Teaching

Macroeconomics, SAIS - The Johns Hopkins University

International Monetary Theory, SAIS - The Johns Hopkins University

Contact

Here you can find my Curriculum Vitae, Google Scholar citations and my IDEAS-RePEc and SSRN pages.

E-mail: ftaddei@jhu.edu

Twitter: @taddei76


Recent Research Contributions

"Financial Frictions, International Capital Flows and Welfare"

Lamfalussy Fellowship Paper, ECB Working Paper, No 2167, July 2018

The connection between the financial crisis and global imbalances is controversial. This paper argues that this relationship is likely to be connected to the existence of heterogenous financial frictions in different domestic credit markets. By developing a general equilibrium model where adverse selection and limited pledgeability coexist, this work highlights why adverse selection may play a pivotal role in determining the different (often opposing) welfare effects of international capital flows on originating and destination countries. This perspective also advances an analytical framework that is flexible enough to analyze the global effects on investment allocation of the ”Saving Glut”, of the policies facilitating financial integration and macro-prudential policy.

Read full article here.

"Indexed Sovereign Debt: An Applied Framework", Working Paper, with Lucas Bertinatto, David Gomtsyan, Guido Sandleris and Horacio Sapriza, May 2017

In recent years, some countries have issued sovereign bonds indexed to real variables such as GDP. Other countries are discussing the possibility of implementing similar instruments, especially in relationship to the persistent volatility in the Euro debt market. This paper analyzes the portfolio and welfare effects of introducing this type of debt contracts in a standard DSGE model with sovereign default risk. Our quantitative analysis, calibrated to the Argentine economy, shows that GDP-indexed sovereign debt contracts reduce the probability of default, decrease consumption volatility and increase welfare. More surprisingly, GDP-indexed debt makes the government more willing to hold non-contingent assets at the same time. We develop significant insights regarding the shape of the optimal contract under which the government minimizes defaults.

Read full article here.

"Intergenerational altruism and house prices: evidence from bequest tax reforms in Italy", with Giorgio Bellettini and Giulio Zanella, European Economic Review (Lead Article), Volume 92, 1-12, February 2017

The degree of intergenerational altruism is estimated in a benchmark Barro-type OLG framework with imperfect altruism, exploiting the exogenous variation generated by reforms of the tax treatment of bequests and inter vivos real estate donations enacted in Italy between 2000 and 2001. Using longitudinal information on the housing stock and house prices in 13 large Italian cities between 1993 and 2004, the structural parameter of interest is estimated via the effect of the reform on house prices. We estimate a degree of intergenerational altruism ranging between 0.2 and 0.3, a magnitude consistent with existing parametrization for the US economy. This suggests that intergenerational altruism may be similar across advanced economies.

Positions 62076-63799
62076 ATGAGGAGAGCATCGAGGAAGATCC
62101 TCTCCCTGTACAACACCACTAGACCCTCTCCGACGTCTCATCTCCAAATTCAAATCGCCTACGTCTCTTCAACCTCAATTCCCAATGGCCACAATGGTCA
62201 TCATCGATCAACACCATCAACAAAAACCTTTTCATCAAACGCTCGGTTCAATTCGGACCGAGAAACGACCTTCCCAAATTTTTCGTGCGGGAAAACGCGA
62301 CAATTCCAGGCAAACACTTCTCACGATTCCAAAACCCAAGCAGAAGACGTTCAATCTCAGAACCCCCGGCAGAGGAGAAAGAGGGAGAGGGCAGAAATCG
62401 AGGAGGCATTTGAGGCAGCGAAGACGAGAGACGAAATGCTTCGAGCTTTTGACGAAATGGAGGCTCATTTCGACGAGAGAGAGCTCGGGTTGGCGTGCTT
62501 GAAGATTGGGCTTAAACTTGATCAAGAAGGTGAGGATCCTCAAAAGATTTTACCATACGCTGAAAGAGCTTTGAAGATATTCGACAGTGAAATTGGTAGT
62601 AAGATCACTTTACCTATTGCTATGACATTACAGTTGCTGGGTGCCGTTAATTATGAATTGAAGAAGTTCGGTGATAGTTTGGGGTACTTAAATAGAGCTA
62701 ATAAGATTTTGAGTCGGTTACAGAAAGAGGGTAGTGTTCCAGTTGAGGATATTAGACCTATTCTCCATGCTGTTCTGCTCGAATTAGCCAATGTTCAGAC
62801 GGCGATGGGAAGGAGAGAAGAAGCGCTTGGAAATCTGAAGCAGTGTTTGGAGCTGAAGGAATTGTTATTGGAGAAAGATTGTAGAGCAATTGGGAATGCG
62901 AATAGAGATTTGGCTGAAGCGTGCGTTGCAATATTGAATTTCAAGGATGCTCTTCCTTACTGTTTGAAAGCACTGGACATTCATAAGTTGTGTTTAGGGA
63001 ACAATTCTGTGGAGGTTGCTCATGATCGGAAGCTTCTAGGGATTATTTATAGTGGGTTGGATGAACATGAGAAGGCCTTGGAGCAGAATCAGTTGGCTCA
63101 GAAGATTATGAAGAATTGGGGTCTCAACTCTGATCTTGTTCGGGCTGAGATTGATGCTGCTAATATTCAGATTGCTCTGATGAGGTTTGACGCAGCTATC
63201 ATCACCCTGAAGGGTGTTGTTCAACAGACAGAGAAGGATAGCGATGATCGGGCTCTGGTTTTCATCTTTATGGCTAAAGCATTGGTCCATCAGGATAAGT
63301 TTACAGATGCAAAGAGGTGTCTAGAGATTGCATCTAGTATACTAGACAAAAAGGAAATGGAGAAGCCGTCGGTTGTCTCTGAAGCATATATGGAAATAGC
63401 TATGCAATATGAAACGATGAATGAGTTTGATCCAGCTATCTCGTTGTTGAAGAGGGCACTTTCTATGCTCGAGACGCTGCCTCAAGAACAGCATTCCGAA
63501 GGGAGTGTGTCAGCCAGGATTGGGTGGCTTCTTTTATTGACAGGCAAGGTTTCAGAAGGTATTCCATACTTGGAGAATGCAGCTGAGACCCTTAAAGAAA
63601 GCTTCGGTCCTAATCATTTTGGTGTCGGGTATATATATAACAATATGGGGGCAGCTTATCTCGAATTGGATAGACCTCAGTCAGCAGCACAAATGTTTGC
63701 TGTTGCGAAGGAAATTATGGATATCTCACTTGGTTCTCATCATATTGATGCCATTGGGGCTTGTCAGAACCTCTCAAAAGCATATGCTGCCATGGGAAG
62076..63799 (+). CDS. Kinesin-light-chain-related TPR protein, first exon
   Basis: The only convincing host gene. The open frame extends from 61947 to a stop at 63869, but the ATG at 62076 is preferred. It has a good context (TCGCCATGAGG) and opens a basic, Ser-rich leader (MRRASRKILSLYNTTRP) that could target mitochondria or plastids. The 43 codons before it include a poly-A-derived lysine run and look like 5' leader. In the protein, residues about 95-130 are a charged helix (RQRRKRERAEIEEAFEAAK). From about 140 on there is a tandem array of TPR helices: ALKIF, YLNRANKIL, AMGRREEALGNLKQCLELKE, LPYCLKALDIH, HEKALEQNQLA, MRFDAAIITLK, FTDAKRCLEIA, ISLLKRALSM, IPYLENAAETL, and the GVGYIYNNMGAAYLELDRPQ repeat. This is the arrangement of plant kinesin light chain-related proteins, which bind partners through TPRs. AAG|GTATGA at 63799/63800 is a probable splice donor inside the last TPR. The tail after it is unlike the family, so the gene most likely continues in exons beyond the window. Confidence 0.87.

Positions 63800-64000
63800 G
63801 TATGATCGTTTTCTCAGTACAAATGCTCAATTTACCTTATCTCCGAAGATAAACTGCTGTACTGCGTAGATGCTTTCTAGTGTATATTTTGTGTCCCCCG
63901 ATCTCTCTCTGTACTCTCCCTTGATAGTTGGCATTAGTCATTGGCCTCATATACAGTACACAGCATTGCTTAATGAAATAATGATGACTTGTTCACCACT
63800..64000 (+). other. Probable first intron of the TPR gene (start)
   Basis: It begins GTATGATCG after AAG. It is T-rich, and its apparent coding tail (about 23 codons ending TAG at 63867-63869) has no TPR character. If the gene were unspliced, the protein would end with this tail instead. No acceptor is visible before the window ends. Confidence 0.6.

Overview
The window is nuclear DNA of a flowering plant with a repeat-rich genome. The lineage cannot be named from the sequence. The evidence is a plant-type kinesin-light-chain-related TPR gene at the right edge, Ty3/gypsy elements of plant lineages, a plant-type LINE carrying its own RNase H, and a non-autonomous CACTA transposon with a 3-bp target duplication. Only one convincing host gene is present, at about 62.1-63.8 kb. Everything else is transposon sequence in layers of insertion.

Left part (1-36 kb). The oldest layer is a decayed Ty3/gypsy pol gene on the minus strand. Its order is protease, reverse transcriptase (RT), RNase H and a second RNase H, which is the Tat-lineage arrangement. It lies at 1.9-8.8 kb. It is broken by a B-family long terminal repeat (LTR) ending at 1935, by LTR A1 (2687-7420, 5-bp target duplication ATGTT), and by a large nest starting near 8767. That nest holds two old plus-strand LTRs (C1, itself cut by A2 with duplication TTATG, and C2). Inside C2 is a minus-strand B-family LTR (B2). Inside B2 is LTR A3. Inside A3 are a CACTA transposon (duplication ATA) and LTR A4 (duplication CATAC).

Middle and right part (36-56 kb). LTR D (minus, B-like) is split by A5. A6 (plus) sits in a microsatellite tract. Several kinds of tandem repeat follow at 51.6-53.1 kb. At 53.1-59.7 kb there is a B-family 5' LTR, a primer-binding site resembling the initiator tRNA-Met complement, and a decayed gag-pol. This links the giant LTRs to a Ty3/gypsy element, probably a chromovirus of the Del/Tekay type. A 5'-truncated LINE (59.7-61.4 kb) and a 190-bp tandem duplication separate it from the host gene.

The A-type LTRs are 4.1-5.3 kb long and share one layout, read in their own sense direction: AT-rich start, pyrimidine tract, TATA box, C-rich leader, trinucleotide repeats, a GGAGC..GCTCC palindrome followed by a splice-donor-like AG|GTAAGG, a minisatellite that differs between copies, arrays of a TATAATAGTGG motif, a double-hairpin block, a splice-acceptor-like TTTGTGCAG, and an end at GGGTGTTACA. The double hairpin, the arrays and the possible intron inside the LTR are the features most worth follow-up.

Read full article here.

"International Capital Flows and Credit market Imperfections: a Tale of Two Frictions", with Alberto Martin, Journal of International Economics, Volume 89, Issue 2, March 2013, Pages 441–452

The financial crisis of 2007–08 has underscored the importance of adverse selection in financial markets. This friction has been mostly neglected by macroeconomic models of financial imperfections, which have focused almost exclusively on the effects of limited pledgeability. In this paper, we fill this gap by developing a standard growth model with adverse selection. Our main results are that, by fostering unproductive investment, adverse selection: (i) leads to an increase in the economy's equilibrium interest rate, and; (ii) it generates a negative wedge between the marginal return to investment and the equilibrium interest rate. Under international financial integration, we show how this translates into excessive capital inflows and endogenous cycles. We also extend our model to the more general case in which adverse selection and limited pledgeability coexist. We conclude that both frictions complement one another and show that limited pledgeability exacerbates the effects of adverse selection.

Read full article here.

"Innovation, Growth and Aggregate Volatility from a Bayesian Non Parametric Perspective", with Antonio Lijoi, Pietro Muliere and Igor Pruenster, Electronic Journal of Statistics, Volume 10, No. 2, 2179-2203, 2016

In this paper we consider the problem of uncertainty related to growth through innovations. We study a stylized, although rich, growth model, in which the stochastic innovations follow a Bayesian nonparametric model, and provide the full taxonomy of the asymptotic equilibria. In most cases the variability around the average aggregate behaviour does not vanish asymptotically: this requires to accompany usual macroeconomic mean predictions with some measure of uncertainty, which is readily yielded by the adopted Bayesian nonparametric approach. Moreover, we discover that the extent of the asymptotic variability is the result of the interaction between the rate at which the economy creates new sectors and the concavity of returns in sector specific technologies.

Read full article here.


See more